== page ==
Author: Yasutaka Tsutsui
Translator: David Karashima
U.K. publisher: Alma Books
Released: May 2011
Original release: 1967
One of my favorite animated films is Mamoru Hosoda’s 2006 The Girl Who Leapt Through Time which was inspired by Yasutaka Tsutsui’s short novel The Girl Who Leapt Through Time, originally released in Japan in 1967. Tsutsui is an award-winning and extremely well-known author of Japanese science fiction, though Western audiences are probably more familiar with the various anime and live-action adaptations of his works. The Girl Who Leapt Through Time is one of Tsutsui’s most beloved and popular stories. It has been the basis for several television series, films, and manga in addition to Hosoda’s anime. The novel, translated by David Karashima, was released in English by UK-based publisher Alma Books in 2011. The English edition of The Girl Who Leapt Through Time is based on the 2009 republication of the volume which collects Tsutsui’s story The Stuff That Nightmares Are Made Of as well as The Girl Who Leapt Through Time.
The Girl Who Leapt Through Time was originally serialized between 1965 and 1966 before being collected in 1967. The titular girl, Kazuko, discovers that she has gained the ability to slip through time and space after fainting in her high school’s science lab. Although the power has its advantages, it’s not one that she wants. She wishes that her life would go back to normal and that her two closest friends and classmates, Goro and Kazuo, would be able to treat her in the same way that they always have. Initially Goro is skeptical of Kazuko’s newfound ability, at least until she is able to offer him proof. The more laid back Kazuo on the other hand takes the whole situation in stride; at first he doesn’t seem to be bothered by it at all. The Girl Who Leapt Through Time is a charming story, but I will admit that I largely prefer the anime’s version of the tale. Many of the scenes are similar between the two, but the novel is much simpler and more direct. Even so, I can understand why Tsutsui’s original has inspired so many other creators—it’s imaginative science fiction with just the right touch of romance.
Whereas The Girl Who Leapt Through Time is science fiction, The Stuff That Nightmares Are Made Of leans more towards realistic psychological horror. The story follows Masako, a young woman who has started to avoid visiting her friend Bunichi’s household, though she can’t quite recall the reason why she has been staying away. After helping to dispel some of the fears of her younger brother—showing that his wild imaginings are rooted in real world happenings—she decides to face and investigate the causes of her own. Initially Bunichi teases Masako, but realizing that she really is frightened he agrees to accompany her on her mission, getting quite a scare in the process. Considering the short length of The Stuff That Nightmares Are Made Of, Tsutsui is able to incorporate an impressive number of story twists. Masako is an appealing lead—smart and clever, though perhaps a little reckless and with room to grow and mature. Her willingness to confront her fears and to improve herself is admirable, but it can also cause some problems for her and the people around her, too.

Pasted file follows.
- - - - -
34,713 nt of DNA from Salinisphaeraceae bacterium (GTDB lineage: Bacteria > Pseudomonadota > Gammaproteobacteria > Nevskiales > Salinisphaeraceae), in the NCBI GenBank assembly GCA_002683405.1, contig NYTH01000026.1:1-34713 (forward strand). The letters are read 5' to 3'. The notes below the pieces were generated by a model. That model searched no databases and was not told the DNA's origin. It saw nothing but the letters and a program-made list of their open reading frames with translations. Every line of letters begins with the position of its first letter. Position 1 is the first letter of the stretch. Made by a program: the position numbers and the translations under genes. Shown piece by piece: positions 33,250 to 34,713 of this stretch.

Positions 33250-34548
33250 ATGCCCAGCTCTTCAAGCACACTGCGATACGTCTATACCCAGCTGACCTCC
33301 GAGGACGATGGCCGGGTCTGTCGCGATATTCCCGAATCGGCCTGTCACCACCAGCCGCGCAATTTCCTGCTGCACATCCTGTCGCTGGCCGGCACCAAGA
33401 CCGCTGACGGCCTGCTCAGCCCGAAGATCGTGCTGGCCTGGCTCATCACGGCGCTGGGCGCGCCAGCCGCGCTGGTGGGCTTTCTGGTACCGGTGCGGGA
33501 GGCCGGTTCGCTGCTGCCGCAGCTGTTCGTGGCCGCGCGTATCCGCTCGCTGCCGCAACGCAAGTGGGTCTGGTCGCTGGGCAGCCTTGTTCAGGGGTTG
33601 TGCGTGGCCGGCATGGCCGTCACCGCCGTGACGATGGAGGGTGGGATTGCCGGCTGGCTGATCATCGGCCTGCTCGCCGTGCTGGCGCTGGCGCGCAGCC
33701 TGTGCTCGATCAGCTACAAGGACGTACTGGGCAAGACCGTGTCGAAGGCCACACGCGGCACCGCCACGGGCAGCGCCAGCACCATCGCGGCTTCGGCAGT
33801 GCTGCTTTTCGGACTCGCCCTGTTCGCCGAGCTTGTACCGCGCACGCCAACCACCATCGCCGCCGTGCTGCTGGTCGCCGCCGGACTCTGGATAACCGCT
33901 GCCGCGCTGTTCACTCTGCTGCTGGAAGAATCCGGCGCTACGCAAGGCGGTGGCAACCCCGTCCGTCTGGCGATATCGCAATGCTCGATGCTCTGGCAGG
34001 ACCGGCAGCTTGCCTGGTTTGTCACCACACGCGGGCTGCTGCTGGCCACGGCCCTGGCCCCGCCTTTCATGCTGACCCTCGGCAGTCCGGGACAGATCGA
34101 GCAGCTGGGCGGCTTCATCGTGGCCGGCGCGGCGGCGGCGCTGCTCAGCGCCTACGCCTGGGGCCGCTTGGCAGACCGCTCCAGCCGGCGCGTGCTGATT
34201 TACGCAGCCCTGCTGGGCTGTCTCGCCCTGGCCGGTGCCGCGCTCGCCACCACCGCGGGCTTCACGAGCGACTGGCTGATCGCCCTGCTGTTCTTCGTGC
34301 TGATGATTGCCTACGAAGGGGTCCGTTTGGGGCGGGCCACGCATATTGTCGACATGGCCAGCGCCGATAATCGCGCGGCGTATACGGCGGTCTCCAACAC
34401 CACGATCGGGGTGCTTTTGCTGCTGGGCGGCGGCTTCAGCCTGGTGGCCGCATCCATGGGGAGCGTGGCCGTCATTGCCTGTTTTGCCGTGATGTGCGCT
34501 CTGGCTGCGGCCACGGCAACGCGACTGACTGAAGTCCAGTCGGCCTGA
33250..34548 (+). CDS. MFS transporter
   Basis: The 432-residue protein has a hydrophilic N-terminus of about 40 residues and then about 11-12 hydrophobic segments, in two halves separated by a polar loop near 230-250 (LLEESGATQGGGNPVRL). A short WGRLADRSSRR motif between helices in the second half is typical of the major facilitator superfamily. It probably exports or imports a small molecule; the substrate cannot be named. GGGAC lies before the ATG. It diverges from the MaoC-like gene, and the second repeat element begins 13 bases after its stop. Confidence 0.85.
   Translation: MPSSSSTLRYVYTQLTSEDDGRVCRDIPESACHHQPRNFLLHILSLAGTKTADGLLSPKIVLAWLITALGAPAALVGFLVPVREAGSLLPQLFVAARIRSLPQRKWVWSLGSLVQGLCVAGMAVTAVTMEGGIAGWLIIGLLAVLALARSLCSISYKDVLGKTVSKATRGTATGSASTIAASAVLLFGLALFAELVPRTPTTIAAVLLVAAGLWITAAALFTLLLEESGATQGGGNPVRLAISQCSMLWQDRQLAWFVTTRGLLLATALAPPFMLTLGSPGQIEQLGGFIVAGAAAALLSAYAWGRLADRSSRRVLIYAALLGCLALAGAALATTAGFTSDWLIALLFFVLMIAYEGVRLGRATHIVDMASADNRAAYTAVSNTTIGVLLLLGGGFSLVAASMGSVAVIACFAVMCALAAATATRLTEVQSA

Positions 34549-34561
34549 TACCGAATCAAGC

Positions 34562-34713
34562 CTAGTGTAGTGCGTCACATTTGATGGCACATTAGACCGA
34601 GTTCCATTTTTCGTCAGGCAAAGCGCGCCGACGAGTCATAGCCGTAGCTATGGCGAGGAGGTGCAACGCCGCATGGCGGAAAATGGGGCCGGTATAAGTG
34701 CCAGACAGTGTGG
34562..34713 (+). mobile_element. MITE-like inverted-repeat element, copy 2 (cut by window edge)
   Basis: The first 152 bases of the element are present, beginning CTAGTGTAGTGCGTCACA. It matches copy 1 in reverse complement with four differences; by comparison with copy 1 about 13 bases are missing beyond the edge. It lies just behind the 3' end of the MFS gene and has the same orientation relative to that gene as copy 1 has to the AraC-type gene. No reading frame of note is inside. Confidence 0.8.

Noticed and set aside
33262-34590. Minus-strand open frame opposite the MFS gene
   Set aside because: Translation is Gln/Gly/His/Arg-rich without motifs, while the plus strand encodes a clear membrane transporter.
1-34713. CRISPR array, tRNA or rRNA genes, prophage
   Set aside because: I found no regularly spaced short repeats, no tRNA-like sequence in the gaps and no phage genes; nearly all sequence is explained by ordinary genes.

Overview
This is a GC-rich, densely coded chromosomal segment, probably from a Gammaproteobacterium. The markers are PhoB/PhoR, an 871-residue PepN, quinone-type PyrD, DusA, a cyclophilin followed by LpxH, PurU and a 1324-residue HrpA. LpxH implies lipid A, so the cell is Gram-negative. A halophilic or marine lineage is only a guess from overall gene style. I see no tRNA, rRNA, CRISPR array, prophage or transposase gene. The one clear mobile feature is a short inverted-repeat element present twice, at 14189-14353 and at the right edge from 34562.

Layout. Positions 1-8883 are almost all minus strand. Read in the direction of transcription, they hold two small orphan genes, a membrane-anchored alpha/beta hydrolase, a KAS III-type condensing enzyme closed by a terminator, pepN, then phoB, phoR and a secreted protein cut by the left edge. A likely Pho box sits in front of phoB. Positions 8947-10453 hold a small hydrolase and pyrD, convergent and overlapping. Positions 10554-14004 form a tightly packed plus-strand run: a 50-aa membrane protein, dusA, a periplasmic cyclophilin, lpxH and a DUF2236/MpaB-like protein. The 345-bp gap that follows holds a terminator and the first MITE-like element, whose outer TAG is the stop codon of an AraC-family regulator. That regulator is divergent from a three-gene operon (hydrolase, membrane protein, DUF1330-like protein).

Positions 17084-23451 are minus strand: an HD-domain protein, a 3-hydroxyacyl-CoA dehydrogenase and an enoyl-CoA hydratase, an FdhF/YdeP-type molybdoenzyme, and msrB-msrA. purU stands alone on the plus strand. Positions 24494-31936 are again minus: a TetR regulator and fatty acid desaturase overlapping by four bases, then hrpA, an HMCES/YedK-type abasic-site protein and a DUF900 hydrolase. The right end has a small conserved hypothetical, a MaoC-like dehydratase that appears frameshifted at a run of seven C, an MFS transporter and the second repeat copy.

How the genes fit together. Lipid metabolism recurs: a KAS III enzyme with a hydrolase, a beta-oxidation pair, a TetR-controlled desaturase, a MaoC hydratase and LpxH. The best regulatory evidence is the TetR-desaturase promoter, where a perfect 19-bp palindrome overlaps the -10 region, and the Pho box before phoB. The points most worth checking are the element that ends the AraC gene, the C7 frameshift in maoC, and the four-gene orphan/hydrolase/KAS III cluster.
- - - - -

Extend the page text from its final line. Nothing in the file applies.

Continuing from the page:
Although The Girl Who Leapt Through Time and The Stuff That Nightmares Are Made Of are two, unrelated stories, they do share some similarities. The protagonists are both intelligent, likeable young women, for one. Tsutsui’s style has a subtle, understated humor to it and the writing is simple and straightforward, making both stories approachable for younger readers. Each of the tales has a bit of romance in addition to a quickly paced plot. (The entire volume can fairly easily be read in one or two sittings.) But what I found to be the most striking commonality and difference between The Girl Who Leapt Through Time and The Stuff That Nightmares Are Made Of was Tsutsui’s use of and approach to the themes of memory and truth. Both are important elements in the two stories, but are handled oppositely: The Girl Who Leapt Through Time carries a sense of nostalgia over the loss of memory, the truth ultimately being hidden while in The Stuff That Nightmares Are Made Of it is only after a particular memory is regained that the truth is completely revealed.